Buzzword Soup: API
As part of our continuing series “Buzzword Soup,” every so often we explore a popular term in the cloud and communications industries. Because many terms are used loosely by vendors, analysts and commentators, we find it helpful to draft simple English, non-technical explanations for words and phrases that might otherwise be confusing or misunderstood. This week, we explore “API.”
What is it?
An application programming interface (API) is a specification for use as an interface to allow software components to communicate with each other. A software company releases its API to the public so that other software developers can design products that integrate with, pull data from or control its service.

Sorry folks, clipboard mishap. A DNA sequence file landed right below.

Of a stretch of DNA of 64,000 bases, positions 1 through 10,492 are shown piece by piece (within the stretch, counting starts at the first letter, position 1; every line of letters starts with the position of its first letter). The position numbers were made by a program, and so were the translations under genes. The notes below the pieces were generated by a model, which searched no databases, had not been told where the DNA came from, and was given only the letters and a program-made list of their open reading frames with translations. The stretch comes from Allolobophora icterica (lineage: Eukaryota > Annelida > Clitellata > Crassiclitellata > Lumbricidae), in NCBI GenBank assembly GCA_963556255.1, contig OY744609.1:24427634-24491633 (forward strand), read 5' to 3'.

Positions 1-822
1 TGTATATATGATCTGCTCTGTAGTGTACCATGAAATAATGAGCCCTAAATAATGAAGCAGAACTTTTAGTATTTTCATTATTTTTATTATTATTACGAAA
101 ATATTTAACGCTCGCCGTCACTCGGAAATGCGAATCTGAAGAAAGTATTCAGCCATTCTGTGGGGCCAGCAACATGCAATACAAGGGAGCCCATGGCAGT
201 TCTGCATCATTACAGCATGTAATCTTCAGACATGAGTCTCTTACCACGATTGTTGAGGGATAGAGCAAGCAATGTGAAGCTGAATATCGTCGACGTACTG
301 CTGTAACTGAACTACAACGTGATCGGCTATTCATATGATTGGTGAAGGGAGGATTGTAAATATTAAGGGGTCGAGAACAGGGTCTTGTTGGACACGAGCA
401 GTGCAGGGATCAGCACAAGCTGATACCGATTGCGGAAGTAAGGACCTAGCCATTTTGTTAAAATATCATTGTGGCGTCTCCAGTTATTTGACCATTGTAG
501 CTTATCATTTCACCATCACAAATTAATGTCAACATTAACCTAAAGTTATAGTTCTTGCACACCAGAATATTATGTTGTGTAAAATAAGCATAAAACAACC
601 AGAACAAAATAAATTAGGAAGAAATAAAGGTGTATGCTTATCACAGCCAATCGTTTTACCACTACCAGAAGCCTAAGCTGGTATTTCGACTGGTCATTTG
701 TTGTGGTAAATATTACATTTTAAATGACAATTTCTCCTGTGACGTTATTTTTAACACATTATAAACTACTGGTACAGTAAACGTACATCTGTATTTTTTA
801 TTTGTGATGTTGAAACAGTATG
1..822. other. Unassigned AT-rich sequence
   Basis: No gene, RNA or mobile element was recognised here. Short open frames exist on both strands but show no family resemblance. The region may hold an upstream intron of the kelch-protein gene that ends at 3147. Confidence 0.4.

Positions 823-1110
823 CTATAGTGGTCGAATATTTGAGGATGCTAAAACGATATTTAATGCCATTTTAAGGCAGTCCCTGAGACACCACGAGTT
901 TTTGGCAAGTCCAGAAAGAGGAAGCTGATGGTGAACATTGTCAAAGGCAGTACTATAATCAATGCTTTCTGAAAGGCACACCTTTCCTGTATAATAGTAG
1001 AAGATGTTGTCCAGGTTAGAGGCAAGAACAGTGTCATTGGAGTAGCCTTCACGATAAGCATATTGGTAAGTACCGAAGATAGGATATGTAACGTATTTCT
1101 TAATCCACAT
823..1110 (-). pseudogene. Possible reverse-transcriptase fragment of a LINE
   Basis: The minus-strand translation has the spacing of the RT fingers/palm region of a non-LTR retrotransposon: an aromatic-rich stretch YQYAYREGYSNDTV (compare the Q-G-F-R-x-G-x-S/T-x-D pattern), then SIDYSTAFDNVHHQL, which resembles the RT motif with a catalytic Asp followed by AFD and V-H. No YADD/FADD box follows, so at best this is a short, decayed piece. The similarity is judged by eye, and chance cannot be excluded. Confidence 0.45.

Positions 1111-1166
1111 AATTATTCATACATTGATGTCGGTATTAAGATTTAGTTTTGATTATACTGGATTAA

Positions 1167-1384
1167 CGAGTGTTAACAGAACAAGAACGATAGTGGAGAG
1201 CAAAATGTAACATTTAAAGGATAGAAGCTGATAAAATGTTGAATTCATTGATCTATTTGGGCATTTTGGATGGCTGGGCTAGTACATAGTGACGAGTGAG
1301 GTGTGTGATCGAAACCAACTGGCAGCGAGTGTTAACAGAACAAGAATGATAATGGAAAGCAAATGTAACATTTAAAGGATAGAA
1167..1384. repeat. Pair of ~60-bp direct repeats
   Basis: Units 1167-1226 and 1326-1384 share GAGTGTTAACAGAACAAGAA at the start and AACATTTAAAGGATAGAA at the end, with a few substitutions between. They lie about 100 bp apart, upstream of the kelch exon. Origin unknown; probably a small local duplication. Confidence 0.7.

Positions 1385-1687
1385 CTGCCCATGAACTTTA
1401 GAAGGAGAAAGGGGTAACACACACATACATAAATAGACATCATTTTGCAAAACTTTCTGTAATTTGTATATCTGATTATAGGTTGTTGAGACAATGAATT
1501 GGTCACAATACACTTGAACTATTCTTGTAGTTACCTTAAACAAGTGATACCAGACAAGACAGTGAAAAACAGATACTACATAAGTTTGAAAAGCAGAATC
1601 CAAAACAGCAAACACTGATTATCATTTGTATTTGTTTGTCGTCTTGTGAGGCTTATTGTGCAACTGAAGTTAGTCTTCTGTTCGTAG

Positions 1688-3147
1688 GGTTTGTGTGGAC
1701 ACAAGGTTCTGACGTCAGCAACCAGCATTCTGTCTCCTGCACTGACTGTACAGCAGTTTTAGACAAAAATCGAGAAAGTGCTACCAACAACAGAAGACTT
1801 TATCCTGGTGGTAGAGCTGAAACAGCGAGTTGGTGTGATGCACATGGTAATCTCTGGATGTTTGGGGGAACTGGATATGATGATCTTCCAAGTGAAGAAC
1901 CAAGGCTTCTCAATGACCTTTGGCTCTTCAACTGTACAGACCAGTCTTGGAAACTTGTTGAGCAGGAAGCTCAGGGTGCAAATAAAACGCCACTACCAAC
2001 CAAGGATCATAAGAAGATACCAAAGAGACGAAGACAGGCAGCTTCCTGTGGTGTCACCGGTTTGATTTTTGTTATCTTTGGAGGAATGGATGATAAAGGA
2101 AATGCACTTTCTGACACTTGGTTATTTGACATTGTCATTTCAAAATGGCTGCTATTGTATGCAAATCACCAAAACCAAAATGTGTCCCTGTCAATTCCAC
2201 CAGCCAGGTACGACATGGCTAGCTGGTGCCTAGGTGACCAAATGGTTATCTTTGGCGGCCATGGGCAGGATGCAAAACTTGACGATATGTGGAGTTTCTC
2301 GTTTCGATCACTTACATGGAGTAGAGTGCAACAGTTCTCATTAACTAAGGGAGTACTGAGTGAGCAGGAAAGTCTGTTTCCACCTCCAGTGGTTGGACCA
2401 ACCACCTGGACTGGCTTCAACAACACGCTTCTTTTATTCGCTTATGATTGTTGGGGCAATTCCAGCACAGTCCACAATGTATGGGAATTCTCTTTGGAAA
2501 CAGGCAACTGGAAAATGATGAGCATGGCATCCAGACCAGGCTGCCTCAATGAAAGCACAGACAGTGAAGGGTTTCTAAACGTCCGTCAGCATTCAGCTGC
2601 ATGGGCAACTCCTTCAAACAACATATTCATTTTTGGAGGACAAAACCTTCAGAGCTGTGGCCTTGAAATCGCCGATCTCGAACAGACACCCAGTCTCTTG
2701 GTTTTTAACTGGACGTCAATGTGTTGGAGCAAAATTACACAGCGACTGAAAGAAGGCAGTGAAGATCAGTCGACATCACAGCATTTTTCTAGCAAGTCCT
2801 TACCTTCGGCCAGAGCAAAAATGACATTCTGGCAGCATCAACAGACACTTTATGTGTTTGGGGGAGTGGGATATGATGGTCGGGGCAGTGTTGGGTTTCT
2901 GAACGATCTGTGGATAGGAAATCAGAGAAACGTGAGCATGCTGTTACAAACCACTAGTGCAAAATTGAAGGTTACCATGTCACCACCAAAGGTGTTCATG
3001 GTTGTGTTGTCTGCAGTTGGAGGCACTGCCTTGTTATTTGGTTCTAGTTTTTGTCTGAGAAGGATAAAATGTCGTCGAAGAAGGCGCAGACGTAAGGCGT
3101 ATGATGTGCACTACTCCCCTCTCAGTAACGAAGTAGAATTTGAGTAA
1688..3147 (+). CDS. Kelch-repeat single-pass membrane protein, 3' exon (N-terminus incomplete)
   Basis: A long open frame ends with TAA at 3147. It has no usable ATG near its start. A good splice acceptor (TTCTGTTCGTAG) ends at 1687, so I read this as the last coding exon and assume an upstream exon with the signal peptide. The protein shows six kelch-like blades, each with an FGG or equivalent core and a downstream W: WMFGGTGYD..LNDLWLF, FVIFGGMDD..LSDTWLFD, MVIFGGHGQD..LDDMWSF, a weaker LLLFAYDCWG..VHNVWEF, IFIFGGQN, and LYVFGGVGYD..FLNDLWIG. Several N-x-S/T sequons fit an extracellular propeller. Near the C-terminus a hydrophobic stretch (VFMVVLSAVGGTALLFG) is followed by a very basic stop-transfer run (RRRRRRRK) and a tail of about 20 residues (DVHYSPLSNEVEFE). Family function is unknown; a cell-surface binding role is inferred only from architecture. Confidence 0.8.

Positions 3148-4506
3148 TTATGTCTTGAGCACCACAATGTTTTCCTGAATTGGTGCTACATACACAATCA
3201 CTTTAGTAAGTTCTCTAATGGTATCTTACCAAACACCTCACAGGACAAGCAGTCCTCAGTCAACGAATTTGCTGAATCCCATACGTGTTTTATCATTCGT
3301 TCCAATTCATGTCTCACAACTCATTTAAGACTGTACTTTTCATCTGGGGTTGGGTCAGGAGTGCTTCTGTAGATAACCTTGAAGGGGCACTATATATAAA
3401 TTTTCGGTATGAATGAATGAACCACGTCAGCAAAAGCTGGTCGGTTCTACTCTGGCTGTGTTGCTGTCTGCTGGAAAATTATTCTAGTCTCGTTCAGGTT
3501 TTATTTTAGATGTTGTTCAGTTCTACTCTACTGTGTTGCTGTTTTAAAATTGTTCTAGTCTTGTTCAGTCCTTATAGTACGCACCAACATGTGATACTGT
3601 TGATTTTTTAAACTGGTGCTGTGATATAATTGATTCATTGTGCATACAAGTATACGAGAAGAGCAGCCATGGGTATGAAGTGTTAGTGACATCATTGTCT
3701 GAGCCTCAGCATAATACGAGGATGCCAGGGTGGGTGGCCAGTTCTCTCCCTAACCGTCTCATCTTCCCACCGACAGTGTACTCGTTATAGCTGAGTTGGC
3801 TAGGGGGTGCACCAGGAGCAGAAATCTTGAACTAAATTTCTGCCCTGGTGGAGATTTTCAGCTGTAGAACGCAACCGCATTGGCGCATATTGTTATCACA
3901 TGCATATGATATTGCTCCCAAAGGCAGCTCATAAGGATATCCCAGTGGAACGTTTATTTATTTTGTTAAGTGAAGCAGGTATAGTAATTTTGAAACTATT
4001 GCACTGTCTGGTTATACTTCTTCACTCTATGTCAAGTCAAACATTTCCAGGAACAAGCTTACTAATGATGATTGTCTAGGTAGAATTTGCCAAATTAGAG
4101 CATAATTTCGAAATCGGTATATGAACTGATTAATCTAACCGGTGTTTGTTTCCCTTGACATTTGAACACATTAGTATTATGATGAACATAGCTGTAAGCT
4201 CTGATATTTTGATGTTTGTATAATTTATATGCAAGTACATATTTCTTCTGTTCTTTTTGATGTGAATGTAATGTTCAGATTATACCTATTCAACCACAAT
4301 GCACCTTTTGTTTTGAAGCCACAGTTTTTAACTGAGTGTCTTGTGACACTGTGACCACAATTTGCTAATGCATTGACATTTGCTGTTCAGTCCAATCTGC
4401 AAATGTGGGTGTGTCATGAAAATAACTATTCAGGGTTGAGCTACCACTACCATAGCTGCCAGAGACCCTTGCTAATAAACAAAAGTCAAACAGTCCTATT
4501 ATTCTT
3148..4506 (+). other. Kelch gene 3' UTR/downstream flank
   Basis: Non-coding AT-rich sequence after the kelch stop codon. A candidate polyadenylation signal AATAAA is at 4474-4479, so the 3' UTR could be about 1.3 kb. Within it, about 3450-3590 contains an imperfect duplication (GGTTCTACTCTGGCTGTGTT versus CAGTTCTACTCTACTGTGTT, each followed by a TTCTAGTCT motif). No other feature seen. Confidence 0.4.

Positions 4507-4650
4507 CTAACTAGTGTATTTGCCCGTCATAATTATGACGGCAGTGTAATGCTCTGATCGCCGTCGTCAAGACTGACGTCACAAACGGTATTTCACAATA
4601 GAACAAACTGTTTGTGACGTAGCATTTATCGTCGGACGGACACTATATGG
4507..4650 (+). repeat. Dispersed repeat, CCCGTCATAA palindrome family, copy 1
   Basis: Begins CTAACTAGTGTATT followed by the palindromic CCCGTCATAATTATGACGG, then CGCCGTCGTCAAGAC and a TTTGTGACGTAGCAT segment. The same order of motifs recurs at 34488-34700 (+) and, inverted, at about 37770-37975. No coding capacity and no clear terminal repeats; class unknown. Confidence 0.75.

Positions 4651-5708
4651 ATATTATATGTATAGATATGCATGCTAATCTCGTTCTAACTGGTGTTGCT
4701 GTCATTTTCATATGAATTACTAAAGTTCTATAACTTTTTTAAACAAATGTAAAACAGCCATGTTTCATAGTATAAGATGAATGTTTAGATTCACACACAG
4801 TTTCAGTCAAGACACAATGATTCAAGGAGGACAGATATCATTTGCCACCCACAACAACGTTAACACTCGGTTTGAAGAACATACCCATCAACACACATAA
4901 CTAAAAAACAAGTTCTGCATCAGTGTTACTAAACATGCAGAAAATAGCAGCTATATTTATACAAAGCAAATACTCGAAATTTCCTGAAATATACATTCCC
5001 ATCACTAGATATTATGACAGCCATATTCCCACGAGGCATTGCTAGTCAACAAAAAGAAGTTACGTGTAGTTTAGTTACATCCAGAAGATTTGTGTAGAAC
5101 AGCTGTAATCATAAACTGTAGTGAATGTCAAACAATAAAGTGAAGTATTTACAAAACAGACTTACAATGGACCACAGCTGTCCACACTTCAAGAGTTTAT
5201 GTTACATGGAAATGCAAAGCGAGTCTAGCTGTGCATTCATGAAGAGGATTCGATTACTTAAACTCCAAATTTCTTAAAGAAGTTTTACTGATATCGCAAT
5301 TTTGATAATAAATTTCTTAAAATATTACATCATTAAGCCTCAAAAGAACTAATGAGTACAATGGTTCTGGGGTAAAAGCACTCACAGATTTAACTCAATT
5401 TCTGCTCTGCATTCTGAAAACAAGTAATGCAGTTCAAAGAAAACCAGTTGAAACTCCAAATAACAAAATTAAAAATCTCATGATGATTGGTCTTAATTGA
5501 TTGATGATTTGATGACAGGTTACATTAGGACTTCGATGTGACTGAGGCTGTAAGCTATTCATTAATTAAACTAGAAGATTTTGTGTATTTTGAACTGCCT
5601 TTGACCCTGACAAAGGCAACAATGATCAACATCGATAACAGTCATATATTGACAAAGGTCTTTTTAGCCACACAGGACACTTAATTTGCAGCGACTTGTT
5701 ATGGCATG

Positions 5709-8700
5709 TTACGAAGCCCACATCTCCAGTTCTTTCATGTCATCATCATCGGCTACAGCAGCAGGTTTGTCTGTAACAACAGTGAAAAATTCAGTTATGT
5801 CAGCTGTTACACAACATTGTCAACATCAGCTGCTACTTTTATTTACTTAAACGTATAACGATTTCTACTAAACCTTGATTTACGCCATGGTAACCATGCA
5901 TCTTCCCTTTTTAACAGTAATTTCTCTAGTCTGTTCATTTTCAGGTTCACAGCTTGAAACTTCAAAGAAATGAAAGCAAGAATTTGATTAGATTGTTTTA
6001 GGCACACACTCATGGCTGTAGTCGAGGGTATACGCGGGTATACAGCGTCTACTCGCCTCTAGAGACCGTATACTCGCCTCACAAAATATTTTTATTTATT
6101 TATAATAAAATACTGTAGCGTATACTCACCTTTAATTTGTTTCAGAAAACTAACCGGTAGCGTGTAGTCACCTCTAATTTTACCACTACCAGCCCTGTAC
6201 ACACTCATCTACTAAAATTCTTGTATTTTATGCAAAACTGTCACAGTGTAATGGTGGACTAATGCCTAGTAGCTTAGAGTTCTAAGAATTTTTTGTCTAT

How is it used?
The use of API’s can make various software tools work together seamlessly without any effort on the part of the user. For example, when you enter your credit card on your florist’s website to send flowers to mom, the website uses an API to validate your credit card information with the bank. When the transaction is approved, you receive an order number and verification. Although you never left the florist’s website, one or more different software programs was involved in completing the transaction. API’s are also used extensively in social networking. For example, when you post a photo on Facebook and it automatically generates a Tweet, that’s an API.
We believe that applications that work together increase the power and productivity of both. We use API’s to invoke specific functions within our cloud based phone system. For example, if you use our click-to-dial for Outlook or your browser, an API is at work. We also make our API available for developers who want to integrate their systems, like CRM and applicant tracking systems with our business phone system.